Many semiconducting materials are likely to be utilized for solar cells. In recent years, perovskite semiconductors have resold attention, which are both inexpensive and easy to process and provide high performance. Currently, a study with 15 participating research institutions has demonstrated how terahertz (TRTS) and microwave spectroscopy (TRMC) can be used to reliably determine the mobility and lifetime of the charge carriers in new semiconducting materials. This is by combining these measures to measure the potential
Both quantities can be measured without contact with terahertz or microwave radiation, but measurements have been often different by magnitude. This has made it difficult to use them for reliable material quality assessments.
Reference samples measured
"We wanted to get to the bottom of these differences, and we contacted experts from a total of 15 international laboratories to investigate common sources of error and problems with measurements," said Dr. Martin Stolterfoht of the HZB team. The perovskite semiconductor compound (Cs,FA,MA)Pb(I,Br) has been restructured for stability.
Better data for better prediction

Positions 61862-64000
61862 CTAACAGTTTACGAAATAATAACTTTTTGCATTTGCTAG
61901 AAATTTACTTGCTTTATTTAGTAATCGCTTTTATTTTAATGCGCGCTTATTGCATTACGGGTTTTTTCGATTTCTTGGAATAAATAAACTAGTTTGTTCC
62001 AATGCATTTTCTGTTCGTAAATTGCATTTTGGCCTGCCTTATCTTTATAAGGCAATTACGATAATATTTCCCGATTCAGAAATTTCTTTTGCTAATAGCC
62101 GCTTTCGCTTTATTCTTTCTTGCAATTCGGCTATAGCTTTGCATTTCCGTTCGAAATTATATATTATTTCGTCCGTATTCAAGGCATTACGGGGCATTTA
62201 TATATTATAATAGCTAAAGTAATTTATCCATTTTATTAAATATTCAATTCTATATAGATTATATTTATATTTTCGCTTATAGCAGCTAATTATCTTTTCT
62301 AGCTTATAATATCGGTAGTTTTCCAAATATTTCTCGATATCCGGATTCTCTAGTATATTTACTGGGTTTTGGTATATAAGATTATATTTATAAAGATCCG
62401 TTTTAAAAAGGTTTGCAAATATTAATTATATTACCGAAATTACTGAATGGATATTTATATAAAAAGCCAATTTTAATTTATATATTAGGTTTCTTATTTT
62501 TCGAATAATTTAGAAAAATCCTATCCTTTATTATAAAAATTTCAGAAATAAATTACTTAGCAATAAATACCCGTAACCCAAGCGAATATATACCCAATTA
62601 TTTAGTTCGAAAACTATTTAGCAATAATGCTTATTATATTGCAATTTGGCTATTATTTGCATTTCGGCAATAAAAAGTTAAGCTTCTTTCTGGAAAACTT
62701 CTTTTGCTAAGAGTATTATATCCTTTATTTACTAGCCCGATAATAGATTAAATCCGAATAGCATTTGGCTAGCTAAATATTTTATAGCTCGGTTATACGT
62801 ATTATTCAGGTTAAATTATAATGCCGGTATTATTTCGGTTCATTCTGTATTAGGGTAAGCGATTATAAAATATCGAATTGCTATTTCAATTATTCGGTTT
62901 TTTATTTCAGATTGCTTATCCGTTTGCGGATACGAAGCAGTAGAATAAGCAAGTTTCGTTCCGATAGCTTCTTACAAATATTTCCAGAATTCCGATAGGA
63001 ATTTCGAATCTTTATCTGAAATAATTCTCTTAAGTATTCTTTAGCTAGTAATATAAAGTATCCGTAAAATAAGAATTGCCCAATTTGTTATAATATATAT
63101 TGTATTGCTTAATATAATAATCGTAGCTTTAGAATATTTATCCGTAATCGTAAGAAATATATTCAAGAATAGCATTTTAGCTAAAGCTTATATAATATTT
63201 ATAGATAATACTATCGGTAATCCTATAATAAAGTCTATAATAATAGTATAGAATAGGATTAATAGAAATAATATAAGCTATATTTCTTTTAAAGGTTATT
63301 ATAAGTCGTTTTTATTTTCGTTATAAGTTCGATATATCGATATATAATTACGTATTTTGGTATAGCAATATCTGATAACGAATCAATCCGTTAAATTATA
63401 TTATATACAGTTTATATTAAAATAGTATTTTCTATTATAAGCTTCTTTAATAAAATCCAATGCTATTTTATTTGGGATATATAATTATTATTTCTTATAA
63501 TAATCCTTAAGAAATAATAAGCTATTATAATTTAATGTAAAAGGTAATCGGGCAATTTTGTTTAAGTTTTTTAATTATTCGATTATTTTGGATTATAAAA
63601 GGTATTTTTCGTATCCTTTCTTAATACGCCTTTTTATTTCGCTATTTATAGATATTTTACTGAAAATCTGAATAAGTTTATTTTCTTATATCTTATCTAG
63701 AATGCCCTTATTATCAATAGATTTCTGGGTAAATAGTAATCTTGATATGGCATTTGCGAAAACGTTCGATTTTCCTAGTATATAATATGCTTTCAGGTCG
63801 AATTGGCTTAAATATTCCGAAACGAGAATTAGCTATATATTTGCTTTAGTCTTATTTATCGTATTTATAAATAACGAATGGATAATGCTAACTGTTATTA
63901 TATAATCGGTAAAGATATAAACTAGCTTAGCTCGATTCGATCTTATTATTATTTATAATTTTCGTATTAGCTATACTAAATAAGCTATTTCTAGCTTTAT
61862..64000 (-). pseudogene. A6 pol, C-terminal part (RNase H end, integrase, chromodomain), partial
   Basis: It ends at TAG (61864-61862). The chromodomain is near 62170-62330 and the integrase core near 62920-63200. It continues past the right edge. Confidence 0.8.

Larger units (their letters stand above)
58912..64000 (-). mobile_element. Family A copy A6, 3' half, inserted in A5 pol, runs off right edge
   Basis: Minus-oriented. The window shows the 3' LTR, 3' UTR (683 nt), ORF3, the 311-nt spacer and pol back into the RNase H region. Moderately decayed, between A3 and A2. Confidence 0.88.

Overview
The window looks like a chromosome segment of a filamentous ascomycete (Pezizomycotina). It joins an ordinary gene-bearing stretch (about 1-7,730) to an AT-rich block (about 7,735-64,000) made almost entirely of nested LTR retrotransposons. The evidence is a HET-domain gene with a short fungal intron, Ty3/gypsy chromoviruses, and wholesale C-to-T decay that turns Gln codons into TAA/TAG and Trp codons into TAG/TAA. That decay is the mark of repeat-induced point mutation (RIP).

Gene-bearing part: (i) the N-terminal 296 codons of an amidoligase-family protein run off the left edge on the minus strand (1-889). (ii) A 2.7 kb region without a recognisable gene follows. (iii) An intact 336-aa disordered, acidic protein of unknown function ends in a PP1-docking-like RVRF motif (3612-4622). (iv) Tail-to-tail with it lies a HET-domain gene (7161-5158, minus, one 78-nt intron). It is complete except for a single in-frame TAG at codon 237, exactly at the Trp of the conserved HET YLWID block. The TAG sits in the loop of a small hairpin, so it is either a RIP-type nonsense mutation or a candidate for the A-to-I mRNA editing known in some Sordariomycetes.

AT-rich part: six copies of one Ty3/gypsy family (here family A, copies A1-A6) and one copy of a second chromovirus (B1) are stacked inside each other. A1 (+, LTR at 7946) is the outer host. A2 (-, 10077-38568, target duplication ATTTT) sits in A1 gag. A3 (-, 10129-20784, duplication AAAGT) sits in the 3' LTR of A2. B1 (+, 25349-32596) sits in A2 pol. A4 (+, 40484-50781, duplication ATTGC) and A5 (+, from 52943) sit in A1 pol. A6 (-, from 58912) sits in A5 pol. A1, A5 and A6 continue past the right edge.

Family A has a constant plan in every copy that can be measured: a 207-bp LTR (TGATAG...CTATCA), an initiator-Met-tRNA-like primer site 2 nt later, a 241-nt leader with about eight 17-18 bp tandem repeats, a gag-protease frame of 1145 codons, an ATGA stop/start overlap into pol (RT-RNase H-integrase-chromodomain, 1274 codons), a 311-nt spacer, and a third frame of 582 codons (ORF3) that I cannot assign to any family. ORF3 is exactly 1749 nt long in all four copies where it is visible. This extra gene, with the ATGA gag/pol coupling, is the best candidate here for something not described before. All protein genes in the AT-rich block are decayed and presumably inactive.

One consequence of the combined work is the significantly more precise terahertz or microwave spectroscopy determination of transport properties. "We may identify some neuralgic points that must be examined before the actual measurements begin, which allows us to reach significant better agreement of the results."
Another conclusion of the study: With reliable measurement data and a more advanced analysis, the characteristics of the solar cell can be also calculated more precisely. "We believe this study is of great interest for photovoltaic research, because it predicts the maximum possible potential efficiency of the material in a solar cell and highlights the potential benefits of various loss mechanisms, such as transport barriers," says Unold. This applies not only to the material class of perovskite semiconductors, but also to other new semiconducting materials, which can thus